Five Nicaraguan mayors are ordered to resign by the police

Five town halls in Nicaragua were raided by police in a crackdown against President Daniel Ortega's opponents.

Five Nicaraguan mayors are ordered to resign by the police

Five town halls in Nicaragua were raided by police in a crackdown against President Daniel Ortega's opponents.

Citizens for Freedom lost its legal status during the presidential election last year, but its mayors continued to govern.

Now, the democratically elected mayors are being replaced by allies of President Daniel Ortega's Party.

It was a "local coup" according to one official.

Locals reported that armed police officers invaded the town halls in four municipalities and ordered their mayors out of office on Monday. On Saturday, a fifth Citizens for Freedom mayor was already deposed.

Outside the offices, President Ortega's red-and-black flag from Sandinista has been raised.

Kitty Monterrey (exiled leader of Citizens for Freedom) described the incident as an "arbitrary seizure" and a "new act of disrespect for citizens and institutions".

She said that all the legitimately elected mayor offices under the flag Citizens for Freedom were taken by the regime, referring to President Ortega's government.

These five municipalities were just 18 of the more than 150 in the country that are not under the control of Sandinista.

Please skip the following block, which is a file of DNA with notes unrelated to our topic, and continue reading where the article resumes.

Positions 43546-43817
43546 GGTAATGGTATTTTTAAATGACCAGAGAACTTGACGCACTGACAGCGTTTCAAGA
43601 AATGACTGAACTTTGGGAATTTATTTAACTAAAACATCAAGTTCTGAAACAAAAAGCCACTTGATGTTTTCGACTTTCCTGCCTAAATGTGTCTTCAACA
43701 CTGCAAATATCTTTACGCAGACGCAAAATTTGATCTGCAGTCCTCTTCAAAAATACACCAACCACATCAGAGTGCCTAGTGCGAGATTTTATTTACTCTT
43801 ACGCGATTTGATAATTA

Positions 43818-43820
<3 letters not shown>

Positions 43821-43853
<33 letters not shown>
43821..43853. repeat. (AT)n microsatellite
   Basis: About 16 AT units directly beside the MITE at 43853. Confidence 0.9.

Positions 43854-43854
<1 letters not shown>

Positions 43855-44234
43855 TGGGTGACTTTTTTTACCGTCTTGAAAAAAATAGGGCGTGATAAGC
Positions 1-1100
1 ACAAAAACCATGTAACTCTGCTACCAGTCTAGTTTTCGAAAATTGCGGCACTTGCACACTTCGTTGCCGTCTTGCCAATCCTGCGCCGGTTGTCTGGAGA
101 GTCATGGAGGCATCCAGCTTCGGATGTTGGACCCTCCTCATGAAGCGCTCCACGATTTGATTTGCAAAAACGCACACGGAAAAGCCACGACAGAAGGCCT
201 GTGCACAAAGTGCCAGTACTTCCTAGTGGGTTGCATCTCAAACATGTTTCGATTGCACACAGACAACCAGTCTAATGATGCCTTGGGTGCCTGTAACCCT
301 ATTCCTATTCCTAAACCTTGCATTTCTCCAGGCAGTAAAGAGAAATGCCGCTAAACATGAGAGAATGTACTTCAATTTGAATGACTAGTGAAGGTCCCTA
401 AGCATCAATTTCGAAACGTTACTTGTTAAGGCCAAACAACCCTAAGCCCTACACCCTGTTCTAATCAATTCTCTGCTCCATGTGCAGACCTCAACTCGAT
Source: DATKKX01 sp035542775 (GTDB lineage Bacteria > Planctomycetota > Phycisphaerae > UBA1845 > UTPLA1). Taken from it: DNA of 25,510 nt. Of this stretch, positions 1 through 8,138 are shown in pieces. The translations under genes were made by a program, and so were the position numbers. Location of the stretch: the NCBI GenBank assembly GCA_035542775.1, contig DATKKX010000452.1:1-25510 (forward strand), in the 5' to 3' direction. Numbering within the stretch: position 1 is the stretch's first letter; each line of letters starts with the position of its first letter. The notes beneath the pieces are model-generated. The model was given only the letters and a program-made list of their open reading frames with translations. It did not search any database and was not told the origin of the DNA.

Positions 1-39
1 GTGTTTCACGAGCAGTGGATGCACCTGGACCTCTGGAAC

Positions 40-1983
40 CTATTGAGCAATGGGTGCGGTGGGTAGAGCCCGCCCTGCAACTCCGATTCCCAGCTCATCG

Although municipal elections will be held in November, many opposition politicians are in jail or exiled, and many parties have been stripped of their legal status. The opposition is unlikely to gain any ground.

After winning the 2021 presidential election, Daniel Ortega is currently serving a fourth term as president. His government has been widely condemned for limiting freedoms and crackingdown on his opponents.

It's not only political parties that have been targeted. All legal statuses of universities, women's rights groups, and non-governmental organizations promoting education were canceled.

In May, there was outrage when Nicaragua's respected Academy of Languages had its status revoked by a decree passed by the Sandinista-controlled National Assembly.

The decree was drafted by a lawmaker who argued that the Academy of Languages, along with many other organizations banned by the same decree, had not disclosed their sources of funding.

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